Accused Of Using Fear And Threats For Personal Gain?
The California Penal Code Section 518 defines extortion as the obtaining of property from another, with his consent, or the obtaining of an official act of a public officer, induced by a wrongful use of force or fear, or under color of official right.
In order to prove that a person is guilty of extortion, the prosecutor must prove beyond a reasonable doubt that:
<Alternative 1A-threatened to injure or used force>
[1. The defendant (threatened to unlawfully injure/ [or] used force against) (another person or a third person/ [or] the property of another person or a third person);]
<Alternative 1B-threatened to accuse of crime>
[1. The defendant threatened to accuse another person[, or that person’s relative or family member,] of a crime;]
<Alternative 1C-threatened to expose secret>
- [The defendant threatened to expose a secret about another person[, or that person’s relative or family member,] [or to expose or connect (him/her/any of them) with a (disgrace[,]/ [or] crime[,]/ [or] deformity)];]
- When (making the threat/ [or] using force), the defendant intended to use that (fear/ [or] force) to obtain the other person’s consent (to give the defendant money [or property]/ [or] to do an official act);
- As a result of the (threat/ [or] use of force), the other person consented (to give the defendant money [or property]/ [or] to do an official act); AND
- As a result of the (threat/ [or] use of force), the other person then (gave the defendant money [or property]/ [or] did an official act).
Consent has a special meaning here. Consent for extortion can be coerced or unwilling, as long as it is given as a result of the wrongful use of force or fear.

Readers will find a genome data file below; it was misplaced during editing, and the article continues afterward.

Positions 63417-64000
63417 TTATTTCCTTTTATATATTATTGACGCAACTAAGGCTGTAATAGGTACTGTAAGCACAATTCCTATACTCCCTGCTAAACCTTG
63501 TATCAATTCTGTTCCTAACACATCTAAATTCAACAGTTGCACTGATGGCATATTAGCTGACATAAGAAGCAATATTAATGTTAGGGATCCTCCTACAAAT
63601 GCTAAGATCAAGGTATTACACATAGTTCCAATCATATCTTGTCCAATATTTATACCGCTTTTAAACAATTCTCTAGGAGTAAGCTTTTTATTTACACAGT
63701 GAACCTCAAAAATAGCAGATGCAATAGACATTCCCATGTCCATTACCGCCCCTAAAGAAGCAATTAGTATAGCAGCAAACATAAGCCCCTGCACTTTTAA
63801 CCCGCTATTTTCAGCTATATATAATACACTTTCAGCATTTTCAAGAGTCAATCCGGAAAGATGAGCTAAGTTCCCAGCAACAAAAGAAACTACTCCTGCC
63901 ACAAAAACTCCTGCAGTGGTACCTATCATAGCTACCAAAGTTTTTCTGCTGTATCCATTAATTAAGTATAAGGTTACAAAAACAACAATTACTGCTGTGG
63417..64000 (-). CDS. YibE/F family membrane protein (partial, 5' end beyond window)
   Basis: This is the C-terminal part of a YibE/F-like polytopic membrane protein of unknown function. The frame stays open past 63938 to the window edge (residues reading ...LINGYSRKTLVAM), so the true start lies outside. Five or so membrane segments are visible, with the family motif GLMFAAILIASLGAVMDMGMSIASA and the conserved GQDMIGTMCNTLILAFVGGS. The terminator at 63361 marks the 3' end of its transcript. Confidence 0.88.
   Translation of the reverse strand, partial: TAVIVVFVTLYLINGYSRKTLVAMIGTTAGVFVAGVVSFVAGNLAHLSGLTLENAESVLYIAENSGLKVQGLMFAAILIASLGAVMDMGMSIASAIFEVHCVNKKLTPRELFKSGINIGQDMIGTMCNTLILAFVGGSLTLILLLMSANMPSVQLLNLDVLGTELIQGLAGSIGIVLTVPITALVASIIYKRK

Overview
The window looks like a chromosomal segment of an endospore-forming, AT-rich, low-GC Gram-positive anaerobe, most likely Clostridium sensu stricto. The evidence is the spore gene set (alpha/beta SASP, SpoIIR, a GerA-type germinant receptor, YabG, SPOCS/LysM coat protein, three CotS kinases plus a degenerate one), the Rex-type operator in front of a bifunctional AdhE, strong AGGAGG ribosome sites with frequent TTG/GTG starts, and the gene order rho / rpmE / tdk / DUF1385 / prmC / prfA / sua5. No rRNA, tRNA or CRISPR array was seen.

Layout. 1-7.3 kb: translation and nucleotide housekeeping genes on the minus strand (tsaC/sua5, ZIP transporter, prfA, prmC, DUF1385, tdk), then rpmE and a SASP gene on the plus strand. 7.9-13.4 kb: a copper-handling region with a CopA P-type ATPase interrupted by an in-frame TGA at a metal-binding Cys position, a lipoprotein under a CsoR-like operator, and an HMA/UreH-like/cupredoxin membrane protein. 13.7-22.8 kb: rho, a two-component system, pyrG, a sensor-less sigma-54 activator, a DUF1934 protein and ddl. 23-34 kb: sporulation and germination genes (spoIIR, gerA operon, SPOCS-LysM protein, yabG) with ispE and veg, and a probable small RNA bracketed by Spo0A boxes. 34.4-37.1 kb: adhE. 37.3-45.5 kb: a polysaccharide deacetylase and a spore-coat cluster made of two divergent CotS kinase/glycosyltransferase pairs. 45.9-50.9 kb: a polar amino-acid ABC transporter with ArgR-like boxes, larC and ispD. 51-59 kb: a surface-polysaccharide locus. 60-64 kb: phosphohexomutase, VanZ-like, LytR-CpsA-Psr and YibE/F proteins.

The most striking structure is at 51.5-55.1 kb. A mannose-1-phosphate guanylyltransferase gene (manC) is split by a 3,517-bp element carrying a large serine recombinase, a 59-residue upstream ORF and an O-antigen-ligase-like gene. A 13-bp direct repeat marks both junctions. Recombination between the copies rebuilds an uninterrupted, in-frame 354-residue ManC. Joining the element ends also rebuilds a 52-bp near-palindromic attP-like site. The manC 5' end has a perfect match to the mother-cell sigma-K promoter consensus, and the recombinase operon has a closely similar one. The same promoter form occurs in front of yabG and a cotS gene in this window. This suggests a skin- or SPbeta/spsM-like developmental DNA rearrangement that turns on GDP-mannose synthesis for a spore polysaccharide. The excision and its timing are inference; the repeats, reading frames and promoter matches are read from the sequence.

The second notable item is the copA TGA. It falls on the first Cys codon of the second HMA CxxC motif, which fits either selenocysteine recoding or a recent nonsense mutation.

Official Act is an act that a person does in his or her official capacity, using the authority of his or her public office.
The (threat/use of force) must be the controlling reason that the other person consented. If the person consented because of some other controlling reason, the defendant is not guilty of extortion. Threatening to do something that a person has a legal right to do is not a threat to commit an unlawful injury. The threat may involve harm to be inflicted by the defendant or by someone else.
Fear may be induced by a threat, either:
- To do an unlawful injury to the person or property of the individual threatened or of a third person; or,
- To accuse the individual threatened, or any relative of his, or member of his family, of any crime; or
- To expose, or to impute to him or them any deformity, disgrace or crime; or
- To expose any secret affecting him or them.
A Secret is a fact that:
- is unknown to the general public or to someone who might be interested in knowing the fact; AND
- harms the threatened person’s reputation or other interest so greatly that he or she would be likely to (give the defendant money [or property]/[or] do an official act) to prevent the fact from being revealed.]
Sentences for Extortion
Under Penal Code Section 518, the sentencing range for the crime of Extortion is two (2), three (3) or four (4) years in state prison. If the extortion was accomplished under color of official right then the crime is punishable as a misdemeanor and by up to 6 months in the county jail and a $1,000 fine or both.
Defending Yourself Against Extortion Charges
If you or anyone you know has been charged with extortion, there are defenses available to you that our attorneys can present on your behalf in court.
Contact the Redwood City criminal attorneys at Ahmed & Sukaram, Attorneys at Law today because your freedom depends upon it. We represent clients charged with extortion in Palo Alto, San Jose, San Mateo and locations across the Bay Area.